Although it’s good to dream big, being a successful freelancer might not be quite as easy to break into unless you’re prepared to make some necessary alterations in your lifestyle and, more importantly, your mindset. Let’s look at how to get your start as a freelance PCB designer.
Are you Qualified?
One of the things you will quickly learn when pounding the pavement to get hired on as an employee is that there are varying levels of what is considered to be a pcb designer. While it helps to have a minimum of a BS in a related field with emphasis on Computer-Aided Design (CAD), drafting, or electronic design, it isn’t always necessary for an entry level position.
It is assumed that you have a bit of work experience under your belt prior to branching out as a freelancer. Anything you can add to your resume in terms of experience or accomplishments, the better it will serve you when marketing your services.
This is an area you may have very little experience with, but unfortunately, it is one of the most vital aspects of being a successful freelancer. Building a client base is imperative to your success, so you can either take the time to learn some basic marketing skills or hire a marketing team to get your name out there.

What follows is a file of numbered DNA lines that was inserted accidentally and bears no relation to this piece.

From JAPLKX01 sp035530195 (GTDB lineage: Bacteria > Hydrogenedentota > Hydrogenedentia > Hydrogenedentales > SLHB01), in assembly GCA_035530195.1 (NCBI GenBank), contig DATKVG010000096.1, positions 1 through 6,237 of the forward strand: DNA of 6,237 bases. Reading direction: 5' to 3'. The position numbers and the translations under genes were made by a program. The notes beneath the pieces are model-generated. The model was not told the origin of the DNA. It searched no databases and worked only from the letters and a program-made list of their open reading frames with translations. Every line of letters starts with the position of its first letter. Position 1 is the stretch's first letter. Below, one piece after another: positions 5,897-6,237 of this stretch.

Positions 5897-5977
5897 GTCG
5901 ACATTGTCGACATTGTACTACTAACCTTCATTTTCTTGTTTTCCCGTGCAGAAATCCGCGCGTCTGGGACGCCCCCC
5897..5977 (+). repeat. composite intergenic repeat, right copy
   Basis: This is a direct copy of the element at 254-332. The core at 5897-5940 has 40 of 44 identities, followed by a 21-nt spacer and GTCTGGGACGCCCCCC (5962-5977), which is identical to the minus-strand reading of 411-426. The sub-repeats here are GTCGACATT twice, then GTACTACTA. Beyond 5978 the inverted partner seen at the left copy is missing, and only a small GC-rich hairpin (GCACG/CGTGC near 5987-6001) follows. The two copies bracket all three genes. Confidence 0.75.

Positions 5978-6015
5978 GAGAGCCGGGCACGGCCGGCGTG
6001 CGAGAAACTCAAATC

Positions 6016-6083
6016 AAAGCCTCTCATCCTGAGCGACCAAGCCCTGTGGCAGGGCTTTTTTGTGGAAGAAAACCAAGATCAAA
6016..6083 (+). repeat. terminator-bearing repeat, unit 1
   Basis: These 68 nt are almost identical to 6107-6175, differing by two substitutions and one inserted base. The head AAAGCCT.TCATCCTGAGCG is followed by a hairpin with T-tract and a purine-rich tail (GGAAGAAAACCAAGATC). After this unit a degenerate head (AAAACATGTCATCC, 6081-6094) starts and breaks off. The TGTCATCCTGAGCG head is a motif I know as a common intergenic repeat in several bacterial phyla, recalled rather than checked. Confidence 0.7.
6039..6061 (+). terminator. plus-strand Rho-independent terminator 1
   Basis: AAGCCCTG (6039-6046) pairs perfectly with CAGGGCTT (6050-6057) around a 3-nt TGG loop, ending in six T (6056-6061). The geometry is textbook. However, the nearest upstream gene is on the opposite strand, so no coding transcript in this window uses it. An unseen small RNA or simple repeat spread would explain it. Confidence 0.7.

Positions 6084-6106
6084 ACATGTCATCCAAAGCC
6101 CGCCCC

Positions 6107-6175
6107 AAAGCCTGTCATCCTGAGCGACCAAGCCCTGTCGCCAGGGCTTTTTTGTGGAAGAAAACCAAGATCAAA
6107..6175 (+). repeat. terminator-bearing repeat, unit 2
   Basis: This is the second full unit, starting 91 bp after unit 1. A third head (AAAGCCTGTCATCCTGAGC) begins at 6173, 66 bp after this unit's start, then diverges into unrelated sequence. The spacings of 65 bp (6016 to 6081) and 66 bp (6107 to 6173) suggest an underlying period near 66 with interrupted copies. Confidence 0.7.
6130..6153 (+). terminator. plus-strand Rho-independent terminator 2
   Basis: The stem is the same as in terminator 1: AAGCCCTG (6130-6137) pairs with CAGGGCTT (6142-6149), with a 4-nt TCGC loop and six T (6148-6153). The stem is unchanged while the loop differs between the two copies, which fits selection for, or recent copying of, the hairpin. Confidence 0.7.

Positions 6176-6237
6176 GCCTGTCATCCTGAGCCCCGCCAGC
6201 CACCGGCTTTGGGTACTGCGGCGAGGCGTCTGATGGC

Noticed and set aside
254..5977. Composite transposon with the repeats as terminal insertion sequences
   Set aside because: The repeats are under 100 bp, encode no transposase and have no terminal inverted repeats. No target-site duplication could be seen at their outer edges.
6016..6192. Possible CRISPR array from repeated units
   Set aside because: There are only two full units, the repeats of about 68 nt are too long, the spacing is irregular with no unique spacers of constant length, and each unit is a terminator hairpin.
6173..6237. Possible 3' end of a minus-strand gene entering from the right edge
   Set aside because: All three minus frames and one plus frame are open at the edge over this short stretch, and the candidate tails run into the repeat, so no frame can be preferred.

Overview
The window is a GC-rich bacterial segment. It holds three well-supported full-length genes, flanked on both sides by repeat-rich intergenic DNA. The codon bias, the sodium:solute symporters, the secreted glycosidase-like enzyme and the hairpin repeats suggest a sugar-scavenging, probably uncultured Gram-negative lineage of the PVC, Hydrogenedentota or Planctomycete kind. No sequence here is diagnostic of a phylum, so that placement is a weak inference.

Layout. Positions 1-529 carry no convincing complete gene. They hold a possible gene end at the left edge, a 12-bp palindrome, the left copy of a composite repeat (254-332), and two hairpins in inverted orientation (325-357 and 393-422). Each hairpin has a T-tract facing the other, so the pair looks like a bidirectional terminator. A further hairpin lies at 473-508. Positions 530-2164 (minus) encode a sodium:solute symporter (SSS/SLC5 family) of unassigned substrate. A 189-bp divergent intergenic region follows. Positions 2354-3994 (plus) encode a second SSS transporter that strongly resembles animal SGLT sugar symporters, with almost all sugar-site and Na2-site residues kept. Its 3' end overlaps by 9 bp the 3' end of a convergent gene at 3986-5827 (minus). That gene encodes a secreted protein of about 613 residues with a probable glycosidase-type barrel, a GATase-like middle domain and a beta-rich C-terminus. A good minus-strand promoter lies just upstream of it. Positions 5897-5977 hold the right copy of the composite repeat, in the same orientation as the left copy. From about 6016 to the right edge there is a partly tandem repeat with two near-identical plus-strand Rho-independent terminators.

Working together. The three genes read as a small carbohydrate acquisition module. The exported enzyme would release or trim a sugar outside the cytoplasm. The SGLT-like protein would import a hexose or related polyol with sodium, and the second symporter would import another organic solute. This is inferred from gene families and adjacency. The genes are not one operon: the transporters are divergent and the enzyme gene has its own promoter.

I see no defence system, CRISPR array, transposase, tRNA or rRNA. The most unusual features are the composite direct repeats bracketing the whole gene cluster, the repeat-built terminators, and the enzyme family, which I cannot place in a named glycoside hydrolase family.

When you were employed by a corporation or design team, you didn’t have to worry about that aspect of the business. However, when working as a freelancer, you are all of the above! You are owner, director, HR, marketing, PCB designer, and maintenance! Your key takeaway here is that, if you have no knowledge of basic marketing strategies, it might be more effective in the beginning to get a marketing team on board.
Odds and Ends
One thing to keep in mind is that most new businesses don’t start turning a profit right away. This is something you need to plan for when choosing to go the freelancer route. Some entrepreneurs keep their day jobs while breaking into freelancing slowly on the side. Another factor you may want to consider is just how difficult it might be to discipline yourself to a set schedule.
Yes, your time is your own, but is that really going to be productive? Look at your freelancing business as if you were working a 9 to 5. Schedule office hours and stick to them. Just remember that it’s a learning experience, so don’t be afraid to make a mistake or two along the way. You’d be amazed at some of the setbacks Bill Gates encountered at the beginning, but as history has it, he learned to pick himself up and climb over the obstacles. And, you can too! It’s all about growing with your business, and if you can do that, you’ve got it made.